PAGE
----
Sargasso Sea

Sargasso Sea
Photo Source: NASA

The Sargasso Sea is an area in the central part of the North Atlantic Ocean. You can spot it easily because the currents move in a clockwise motion. One of the strange things about this sea is that it has no coast line. The water in it is very warm and is said to be very clear. This sea is filled with seaweed and the water is very calm even with the current. The early Portuguese sailors used to blame the seaweed when their ships entered the Sargasso Sea and became becalmed, that is why they named this part of the ocean Sargaco which is Portuguese for grape because the bulbous floats on the seaweed looked similar to grapes to them.

Another strange thing about this part of the ocean is the lack of nutrients. Even though a good portion of plankton is produced in the Sargasso Sea area, there is still not enough food to attract commercially viable fish. Because of this, the area has become known as the floating dessert. The floating seaweed has become the home to many small animals, these include small octopuses, along with tiny crabs and tiny shrimp. For some unknown reason eels are drawn from all over the ocean to meet in this place. This is where they mate, spawn and die. When the larvae are hatched they swim back to the waters off of Europe, the U.S. or Mediterranean.

American Eel
Photo Source: NOAA

The boundaries of the Sargasso Sea are the Gulf stream on the west, Bermuda on the north, and the Greater Antilles on the south. The Bermuda Triangle is in the Sargasso Sea. In the old days when sailing ships used to get trapped in this area, the Spanish sailors would throw their horses overboard to conserve water. What is even stranger about the eels than the fact that they come to this sea to mate, is the fact that they mate with eels from the same area that they came from. How they ever figure this out is one of the great mysteries.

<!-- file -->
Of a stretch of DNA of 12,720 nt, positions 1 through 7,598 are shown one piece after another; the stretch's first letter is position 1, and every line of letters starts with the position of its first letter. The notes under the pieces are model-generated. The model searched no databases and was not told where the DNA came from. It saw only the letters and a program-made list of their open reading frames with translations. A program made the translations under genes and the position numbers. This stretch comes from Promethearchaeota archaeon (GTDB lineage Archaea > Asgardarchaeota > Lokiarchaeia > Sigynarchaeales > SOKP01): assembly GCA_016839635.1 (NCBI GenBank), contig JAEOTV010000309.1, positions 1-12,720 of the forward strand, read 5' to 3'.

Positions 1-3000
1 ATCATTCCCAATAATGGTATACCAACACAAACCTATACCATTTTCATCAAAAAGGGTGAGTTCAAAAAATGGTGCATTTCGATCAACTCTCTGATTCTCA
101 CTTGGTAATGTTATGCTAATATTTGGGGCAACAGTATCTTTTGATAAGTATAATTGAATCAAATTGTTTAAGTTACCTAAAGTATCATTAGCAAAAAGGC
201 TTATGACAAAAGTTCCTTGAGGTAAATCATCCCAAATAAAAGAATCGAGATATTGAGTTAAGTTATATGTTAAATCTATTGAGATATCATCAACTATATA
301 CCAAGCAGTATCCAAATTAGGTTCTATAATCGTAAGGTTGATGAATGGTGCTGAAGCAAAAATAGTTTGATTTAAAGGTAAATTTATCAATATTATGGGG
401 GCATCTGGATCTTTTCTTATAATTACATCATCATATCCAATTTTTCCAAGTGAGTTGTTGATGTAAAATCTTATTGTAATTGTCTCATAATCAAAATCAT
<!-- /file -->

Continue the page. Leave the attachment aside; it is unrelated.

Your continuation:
The Sargasso Sea was considered a very mysterious place with many ships lost for hundreds of years. This was well before anyone every though there was anything called the Bermuda Triangle. Another name for the Sargasso Sea was the Sea of Lost Ships. Ships were still being lost there in the last century. One infamous ship, the S.S. Poet, is believed to have disappeared there. But the story certainly doesn't end there. There is an article on the Genome News Network (GNN) that states scientists have found 1800 species of microbes including 150 species of formerly unknown bacteria. Over 1.2 million new genes were also discovered there. The number of new genes found is incredible. This sea is large, over 2,000,000 square miles. and is shaped like an ellipse.

Credit for the discovery of the Sargasso Sea is given to Christopher Columbus. He was the first person to write about it. The warm water, caused by the currents rushing past it, keeps the weather very calm and keeps winds down. You would not want to get caught in this area with a sail boat, and that is precisely what happened in the old days. Without wind and with strong currents circling, you might never get out without an engine. Jules Verne, in his novel 20,000 Leagues Under The Sea was really writing about the Sargasso Sea area. Because this area is so strange, it has led to being used in the titles of many books and articles.

Ufologists think that this area along with the Bermuda Triangle is a mecca for unidentified flying objects. Some say that sightings of ufo are greatest in this area, but that has yet to be proved. A more precise location for the Sargasso Sea is between 20 N and 35 N Latitude and 30 W and 70 W Longitude.

Seaweed with tiny creatures attached
Photo Source: NOAA


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